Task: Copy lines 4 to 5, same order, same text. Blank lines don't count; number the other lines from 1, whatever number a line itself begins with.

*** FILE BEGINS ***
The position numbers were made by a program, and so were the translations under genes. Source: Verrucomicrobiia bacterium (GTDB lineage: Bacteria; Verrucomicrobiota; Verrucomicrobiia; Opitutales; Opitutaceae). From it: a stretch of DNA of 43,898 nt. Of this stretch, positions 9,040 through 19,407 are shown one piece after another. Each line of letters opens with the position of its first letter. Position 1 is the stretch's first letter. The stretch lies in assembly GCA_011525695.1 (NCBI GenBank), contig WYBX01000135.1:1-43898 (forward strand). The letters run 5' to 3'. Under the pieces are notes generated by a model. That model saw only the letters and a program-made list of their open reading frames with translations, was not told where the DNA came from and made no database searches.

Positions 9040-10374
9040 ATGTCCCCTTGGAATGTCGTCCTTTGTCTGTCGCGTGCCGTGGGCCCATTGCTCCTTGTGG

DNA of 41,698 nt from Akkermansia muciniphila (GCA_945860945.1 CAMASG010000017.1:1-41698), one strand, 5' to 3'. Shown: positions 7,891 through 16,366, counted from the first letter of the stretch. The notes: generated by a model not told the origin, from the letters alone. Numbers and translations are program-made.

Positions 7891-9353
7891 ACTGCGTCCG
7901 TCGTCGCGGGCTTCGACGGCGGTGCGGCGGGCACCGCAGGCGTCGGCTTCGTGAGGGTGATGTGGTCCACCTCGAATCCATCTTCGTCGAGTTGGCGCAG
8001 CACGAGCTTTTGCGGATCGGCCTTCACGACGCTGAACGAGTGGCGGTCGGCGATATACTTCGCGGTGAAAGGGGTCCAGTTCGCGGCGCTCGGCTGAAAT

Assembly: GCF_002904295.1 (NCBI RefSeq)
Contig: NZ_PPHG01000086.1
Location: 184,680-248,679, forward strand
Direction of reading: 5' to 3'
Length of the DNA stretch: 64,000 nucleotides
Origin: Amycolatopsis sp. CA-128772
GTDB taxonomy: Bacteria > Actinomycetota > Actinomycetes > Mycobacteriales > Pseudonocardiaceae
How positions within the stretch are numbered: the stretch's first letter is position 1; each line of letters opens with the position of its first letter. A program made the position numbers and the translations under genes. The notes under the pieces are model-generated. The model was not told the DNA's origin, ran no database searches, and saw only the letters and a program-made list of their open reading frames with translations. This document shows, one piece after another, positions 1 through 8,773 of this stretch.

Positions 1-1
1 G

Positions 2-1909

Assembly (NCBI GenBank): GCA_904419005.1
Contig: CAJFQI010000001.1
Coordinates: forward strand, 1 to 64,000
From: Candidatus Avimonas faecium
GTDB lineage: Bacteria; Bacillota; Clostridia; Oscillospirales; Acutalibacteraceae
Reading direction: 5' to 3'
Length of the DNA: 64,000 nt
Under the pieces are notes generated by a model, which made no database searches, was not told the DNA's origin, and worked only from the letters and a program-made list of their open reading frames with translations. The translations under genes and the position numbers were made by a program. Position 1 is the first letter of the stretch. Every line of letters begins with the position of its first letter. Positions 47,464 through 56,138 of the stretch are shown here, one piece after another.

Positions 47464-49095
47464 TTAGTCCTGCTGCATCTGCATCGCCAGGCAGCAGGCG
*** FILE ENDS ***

DNA of 41,698 nt from Akkermansia muciniphila (GCA_945860945.1 CAMASG010000017.1:1-41698), one strand, 5' to 3'. Shown: positions 7,891 through 16,366, counted from the first letter of the stretch. The notes: generated by a model not told the origin, from the letters alone. Numbers and translations are program-made.

Positions 7891-9353